18 January 1921|
|Died||5 July 2015
|Citizenship||Japan; United States (1970-death)|
|Institutions||University of Tokyo (1942–49)
Osaka City University (1949–52)
Institute for Advanced Study (1952–54)
University of Chicago (1954–)
|Alma mater||Tokyo Imperial University|
|Known for||Spontaneous symmetry breaking|
|Notable awards||Heineman Prize (1970)
US National Medal of Science (1982)
Dirac Medal (1986)
J.J. Sakurai Prize (1994)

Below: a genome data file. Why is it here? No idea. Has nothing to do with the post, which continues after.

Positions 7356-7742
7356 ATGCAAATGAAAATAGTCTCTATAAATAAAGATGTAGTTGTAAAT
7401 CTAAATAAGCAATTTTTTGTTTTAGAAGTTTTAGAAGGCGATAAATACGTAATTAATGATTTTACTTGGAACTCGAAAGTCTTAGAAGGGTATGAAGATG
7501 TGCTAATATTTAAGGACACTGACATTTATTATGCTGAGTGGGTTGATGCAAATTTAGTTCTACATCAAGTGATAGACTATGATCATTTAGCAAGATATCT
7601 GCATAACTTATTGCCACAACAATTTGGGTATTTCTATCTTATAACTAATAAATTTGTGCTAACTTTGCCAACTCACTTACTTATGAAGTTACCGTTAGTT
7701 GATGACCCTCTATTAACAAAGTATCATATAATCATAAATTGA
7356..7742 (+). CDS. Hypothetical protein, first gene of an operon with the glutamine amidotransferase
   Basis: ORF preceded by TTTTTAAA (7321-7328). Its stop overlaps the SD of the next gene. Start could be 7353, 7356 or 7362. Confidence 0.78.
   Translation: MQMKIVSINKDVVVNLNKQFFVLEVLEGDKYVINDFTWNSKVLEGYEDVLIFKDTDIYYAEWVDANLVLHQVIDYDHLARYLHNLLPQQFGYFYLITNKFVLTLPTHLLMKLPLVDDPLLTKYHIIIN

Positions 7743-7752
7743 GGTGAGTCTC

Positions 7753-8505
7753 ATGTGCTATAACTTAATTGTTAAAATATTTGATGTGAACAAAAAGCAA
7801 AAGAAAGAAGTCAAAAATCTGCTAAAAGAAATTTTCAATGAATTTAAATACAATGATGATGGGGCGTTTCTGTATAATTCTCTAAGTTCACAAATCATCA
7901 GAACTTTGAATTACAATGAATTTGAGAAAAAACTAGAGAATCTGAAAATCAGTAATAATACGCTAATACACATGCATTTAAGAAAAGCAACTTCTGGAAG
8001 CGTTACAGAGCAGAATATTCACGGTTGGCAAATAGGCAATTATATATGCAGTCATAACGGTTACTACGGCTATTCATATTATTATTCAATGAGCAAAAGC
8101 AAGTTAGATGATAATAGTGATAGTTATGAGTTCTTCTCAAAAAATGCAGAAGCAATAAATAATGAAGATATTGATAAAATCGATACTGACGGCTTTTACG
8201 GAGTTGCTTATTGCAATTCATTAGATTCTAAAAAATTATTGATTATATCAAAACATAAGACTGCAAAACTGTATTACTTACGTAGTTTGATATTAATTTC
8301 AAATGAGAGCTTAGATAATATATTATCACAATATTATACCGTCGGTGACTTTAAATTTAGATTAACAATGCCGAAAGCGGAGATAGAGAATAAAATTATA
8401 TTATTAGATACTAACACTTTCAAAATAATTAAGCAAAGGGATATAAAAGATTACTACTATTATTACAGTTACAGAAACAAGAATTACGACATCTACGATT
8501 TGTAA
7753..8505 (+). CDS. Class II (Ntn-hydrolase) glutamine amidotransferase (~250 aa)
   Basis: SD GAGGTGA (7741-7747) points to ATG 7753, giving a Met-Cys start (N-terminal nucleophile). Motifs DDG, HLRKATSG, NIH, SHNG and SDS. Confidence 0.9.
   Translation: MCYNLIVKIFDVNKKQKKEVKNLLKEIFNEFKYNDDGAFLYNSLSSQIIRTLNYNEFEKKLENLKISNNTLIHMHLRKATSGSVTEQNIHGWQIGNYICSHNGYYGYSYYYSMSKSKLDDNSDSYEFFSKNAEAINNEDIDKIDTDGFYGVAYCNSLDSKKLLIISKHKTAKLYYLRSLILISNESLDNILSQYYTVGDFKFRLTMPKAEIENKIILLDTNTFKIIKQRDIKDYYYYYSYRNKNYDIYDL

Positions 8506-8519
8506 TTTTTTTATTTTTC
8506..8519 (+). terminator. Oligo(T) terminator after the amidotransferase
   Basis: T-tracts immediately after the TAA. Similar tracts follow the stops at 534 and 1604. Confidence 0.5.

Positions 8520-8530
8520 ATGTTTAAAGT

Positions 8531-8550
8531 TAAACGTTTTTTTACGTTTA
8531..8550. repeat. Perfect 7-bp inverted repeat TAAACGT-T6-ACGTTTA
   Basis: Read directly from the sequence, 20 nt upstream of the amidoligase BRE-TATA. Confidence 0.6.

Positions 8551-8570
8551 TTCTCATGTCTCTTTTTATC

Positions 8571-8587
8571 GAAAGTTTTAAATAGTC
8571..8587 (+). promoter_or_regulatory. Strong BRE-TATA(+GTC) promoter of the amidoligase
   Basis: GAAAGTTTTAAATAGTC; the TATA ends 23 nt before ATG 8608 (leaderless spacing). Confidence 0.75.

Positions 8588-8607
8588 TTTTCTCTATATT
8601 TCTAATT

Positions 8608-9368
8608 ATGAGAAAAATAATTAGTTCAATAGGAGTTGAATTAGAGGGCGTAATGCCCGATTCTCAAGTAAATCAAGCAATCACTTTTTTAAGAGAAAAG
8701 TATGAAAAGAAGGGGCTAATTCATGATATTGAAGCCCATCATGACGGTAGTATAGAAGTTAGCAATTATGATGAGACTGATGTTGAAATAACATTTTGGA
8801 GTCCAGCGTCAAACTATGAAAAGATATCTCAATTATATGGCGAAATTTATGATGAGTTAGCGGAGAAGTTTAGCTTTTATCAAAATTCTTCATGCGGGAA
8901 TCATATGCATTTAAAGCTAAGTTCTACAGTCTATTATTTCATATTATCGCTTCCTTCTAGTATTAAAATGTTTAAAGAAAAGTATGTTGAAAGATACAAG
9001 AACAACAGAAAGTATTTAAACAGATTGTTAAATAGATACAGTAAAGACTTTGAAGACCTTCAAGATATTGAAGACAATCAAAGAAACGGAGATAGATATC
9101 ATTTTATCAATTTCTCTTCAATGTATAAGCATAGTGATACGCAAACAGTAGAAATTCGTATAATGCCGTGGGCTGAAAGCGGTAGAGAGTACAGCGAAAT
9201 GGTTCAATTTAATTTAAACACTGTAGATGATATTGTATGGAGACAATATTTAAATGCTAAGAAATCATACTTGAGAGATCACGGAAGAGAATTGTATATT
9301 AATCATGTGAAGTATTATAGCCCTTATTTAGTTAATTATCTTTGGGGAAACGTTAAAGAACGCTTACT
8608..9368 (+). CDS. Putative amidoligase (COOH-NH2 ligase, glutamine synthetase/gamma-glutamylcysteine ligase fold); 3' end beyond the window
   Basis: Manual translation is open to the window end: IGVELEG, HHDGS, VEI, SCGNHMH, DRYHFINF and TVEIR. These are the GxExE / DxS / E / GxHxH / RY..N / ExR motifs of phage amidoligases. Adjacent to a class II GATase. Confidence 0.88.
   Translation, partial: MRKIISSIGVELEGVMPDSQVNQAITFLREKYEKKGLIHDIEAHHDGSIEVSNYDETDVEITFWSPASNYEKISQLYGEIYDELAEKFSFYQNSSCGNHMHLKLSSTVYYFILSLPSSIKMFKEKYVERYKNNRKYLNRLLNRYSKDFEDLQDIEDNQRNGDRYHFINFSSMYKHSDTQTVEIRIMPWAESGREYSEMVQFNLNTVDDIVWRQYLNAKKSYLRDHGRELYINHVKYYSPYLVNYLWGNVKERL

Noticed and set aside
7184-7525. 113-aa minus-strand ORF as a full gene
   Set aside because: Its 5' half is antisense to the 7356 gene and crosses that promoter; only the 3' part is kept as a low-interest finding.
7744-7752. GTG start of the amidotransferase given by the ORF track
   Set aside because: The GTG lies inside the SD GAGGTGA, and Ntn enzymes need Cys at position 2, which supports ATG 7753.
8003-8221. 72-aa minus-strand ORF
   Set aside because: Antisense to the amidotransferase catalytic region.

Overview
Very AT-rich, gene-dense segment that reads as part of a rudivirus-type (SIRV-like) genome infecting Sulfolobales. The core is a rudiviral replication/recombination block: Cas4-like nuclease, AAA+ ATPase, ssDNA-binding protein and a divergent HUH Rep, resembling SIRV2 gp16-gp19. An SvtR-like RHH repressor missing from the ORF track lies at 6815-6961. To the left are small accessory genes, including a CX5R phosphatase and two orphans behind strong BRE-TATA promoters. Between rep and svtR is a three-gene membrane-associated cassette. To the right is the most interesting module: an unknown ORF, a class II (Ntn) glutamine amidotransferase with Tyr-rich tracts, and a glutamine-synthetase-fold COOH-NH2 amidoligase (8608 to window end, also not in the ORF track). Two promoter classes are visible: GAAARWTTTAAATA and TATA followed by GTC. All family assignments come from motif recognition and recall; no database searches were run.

Wolf Prize in Physics (1994/1995)
Pomeranchuk Prize (2007)
Nobel Prize in Physics (2008)
Nambu was known for his works to the field of theoretical physics, he was awarded a one-half share of the Nobel Prize in Physics in 2008 for the discovery in 1960 of the mechanism of spontaneous broken symmetry in subatomic physics, related at first to the strong interaction's chiral symmetry and later to the electroweak interaction and Higgs mechanism.
The other half share was split equally between Makoto Kobayashi and Toshihide Maskawa "for the discovery of the origin of the broken symmetry which predicts the existence of at least three families of quarks in nature."
Nambu became a U.S. citizen in 1970.